Snap tips big internet growth

Christchurch-based internet service provider Snap says 2013 will be a year of significant growth for the company after it invested millions of dollars in building its national network last year.

Snap chief executive and owner Mark Petrie expected staff numbers to leap from 75 to more than 100 by year-end, but said attracting staff was a challenge in Christchurch.

The firm invested millions in building a "significant national network" in both the North and South Islands over the last year. This year the focus was on sales.

Snap had invested in capacity between New Zealand and Australia by buying bandwidth directly from Southern Cross Cables, the company that operates the network of submarine fibre- optic cables between New Zealand, Australia and the United States.

Signing directly with Southern Cross Cables for that capacity meant faster and more reliable service for customers, Petrie said.

This year Snap is looking to do the same for access between New Zealand and the United States.

Snap's head office and call centre are based in Christchurch but the ISP has customers across the country.

Petrie won't reveal revenue figures but said annual revenue jumped between 30 and 40 per cent last year, from the year before.

The company has just hired three new sales staff including one in Auckland to grow the company's presence there and is pushing aggressively into the ultra-fast broadband area with Chorus and Enable Networks, the joint venture between Christchurch City Holdings and Crown Fibre Holdings tasked with rolling out ultra-fast broadband to homes and businesses in Christchurch and Rangiora.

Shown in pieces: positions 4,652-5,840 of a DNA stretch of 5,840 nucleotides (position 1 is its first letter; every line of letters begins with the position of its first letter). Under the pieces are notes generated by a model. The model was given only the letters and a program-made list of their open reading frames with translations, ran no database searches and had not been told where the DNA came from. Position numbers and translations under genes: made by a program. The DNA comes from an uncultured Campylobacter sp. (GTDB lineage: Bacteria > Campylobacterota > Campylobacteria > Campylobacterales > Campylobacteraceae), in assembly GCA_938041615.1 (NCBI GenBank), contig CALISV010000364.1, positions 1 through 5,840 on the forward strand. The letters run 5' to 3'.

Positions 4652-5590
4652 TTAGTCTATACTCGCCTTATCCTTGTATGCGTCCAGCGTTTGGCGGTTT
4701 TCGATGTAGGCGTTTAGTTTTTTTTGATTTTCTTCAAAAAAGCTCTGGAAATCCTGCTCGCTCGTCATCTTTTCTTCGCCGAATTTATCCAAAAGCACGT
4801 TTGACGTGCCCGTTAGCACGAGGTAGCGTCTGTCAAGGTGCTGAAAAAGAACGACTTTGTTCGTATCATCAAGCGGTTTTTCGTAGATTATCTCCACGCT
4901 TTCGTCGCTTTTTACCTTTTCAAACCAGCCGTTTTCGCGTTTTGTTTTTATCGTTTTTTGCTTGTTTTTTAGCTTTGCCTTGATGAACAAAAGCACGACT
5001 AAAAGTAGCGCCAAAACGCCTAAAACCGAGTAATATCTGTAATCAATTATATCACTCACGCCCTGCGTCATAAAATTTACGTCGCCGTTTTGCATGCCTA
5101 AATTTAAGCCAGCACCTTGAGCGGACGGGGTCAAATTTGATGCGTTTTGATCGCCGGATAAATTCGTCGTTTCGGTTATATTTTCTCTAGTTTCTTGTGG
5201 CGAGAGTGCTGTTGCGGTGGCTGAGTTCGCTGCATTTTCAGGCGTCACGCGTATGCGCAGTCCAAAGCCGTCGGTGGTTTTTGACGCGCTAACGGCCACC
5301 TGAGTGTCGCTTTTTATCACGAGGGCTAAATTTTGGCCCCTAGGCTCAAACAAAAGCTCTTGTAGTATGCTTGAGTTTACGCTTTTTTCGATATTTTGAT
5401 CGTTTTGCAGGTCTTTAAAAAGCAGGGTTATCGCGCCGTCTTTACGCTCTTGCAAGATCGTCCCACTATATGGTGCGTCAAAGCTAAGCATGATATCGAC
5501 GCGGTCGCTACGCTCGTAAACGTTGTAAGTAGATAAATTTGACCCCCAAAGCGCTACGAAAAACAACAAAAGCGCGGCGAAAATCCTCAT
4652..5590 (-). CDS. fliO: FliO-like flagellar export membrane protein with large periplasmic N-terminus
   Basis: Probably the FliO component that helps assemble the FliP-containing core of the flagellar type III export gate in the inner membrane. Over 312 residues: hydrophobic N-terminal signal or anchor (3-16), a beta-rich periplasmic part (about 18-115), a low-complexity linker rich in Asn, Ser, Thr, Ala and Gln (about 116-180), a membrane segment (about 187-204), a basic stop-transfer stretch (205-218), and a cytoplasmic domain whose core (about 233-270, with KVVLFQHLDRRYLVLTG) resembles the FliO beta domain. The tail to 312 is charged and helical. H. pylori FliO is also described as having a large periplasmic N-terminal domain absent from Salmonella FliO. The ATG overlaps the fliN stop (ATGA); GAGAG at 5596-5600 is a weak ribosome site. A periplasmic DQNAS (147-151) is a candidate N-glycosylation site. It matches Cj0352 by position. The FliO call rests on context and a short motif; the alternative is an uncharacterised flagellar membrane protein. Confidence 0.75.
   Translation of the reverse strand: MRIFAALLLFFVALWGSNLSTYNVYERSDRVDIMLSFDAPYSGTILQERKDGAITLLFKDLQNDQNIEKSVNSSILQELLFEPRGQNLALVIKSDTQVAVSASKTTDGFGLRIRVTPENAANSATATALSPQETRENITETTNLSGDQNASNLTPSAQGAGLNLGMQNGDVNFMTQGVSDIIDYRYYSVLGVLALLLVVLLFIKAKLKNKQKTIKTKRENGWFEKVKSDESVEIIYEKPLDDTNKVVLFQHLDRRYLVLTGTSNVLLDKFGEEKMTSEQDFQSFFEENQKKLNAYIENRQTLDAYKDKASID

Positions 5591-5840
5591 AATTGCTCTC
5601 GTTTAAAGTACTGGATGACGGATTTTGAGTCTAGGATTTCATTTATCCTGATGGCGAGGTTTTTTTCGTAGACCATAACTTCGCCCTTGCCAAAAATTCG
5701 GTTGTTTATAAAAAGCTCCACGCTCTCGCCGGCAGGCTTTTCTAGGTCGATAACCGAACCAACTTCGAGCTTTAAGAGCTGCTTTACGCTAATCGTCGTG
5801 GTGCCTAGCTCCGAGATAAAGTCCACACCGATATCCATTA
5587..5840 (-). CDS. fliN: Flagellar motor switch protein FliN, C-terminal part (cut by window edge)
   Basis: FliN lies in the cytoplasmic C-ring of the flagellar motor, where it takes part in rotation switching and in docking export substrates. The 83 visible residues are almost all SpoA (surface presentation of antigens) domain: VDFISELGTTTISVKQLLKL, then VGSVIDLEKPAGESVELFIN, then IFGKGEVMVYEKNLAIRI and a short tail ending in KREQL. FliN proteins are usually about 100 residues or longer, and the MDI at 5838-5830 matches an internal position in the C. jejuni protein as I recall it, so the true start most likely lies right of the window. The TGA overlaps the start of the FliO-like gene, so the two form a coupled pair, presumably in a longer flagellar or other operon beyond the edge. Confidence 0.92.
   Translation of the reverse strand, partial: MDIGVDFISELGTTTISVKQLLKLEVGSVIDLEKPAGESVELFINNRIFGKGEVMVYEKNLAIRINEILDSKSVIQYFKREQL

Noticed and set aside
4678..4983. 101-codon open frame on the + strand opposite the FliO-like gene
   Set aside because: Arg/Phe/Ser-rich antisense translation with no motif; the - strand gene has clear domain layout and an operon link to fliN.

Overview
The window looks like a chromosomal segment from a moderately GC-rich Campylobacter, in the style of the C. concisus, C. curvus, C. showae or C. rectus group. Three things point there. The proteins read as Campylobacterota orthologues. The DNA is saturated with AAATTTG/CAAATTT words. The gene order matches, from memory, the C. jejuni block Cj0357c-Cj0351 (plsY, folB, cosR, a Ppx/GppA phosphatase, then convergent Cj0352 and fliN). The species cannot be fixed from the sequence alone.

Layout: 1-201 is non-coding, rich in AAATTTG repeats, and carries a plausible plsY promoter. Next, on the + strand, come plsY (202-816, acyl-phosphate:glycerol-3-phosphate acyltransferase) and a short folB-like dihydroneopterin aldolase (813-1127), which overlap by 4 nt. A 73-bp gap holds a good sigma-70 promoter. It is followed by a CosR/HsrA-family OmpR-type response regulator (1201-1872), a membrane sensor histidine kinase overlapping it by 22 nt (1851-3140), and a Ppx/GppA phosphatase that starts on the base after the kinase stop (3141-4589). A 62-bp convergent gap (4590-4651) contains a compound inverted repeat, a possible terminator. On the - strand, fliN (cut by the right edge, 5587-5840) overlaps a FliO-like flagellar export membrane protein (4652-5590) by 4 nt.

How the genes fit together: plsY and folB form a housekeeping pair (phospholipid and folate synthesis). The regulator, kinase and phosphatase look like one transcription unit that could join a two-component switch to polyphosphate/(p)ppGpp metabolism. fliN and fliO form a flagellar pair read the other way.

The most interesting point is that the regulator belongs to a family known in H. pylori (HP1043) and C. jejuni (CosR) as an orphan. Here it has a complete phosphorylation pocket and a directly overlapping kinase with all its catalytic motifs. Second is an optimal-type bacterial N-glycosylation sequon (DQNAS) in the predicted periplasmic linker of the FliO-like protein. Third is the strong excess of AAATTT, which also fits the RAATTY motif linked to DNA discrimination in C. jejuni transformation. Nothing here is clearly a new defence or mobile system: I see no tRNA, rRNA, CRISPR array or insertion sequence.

Snap's clients include the Canterbury District Health Board, Christchurch City Council, 2Degrees, Canterbury, Lincoln and Victoria Universities and CPIT, as well as about half of Christchurch schools.

Customer numbers and customer needs were increasing and Snap was gaining market share from its rivals.

It was currently looking for five staff to add to its call centre, and would likely need another 10 within a few months.

But its biggest challenge was recruiting staff to Christchurch, Petrie said.

"There is a challenge attracting staff. We're one of the only ISPs based in Christchurch.

"Certain skill sets are hard to come by in Christchurch and we have had to attract people from the North Island and even from Australia."

Senior network engineers were particularly difficult to find.

Call centre roles could also become harder to fill, general manager James Koers said.

"Call centre roles are reasonably entry level so we're probably competing with a range of other industries out there for some of those guys, because they can probably earn pretty good money working on a building site - or they will be able to soon once the rebuild ramps up."

The Press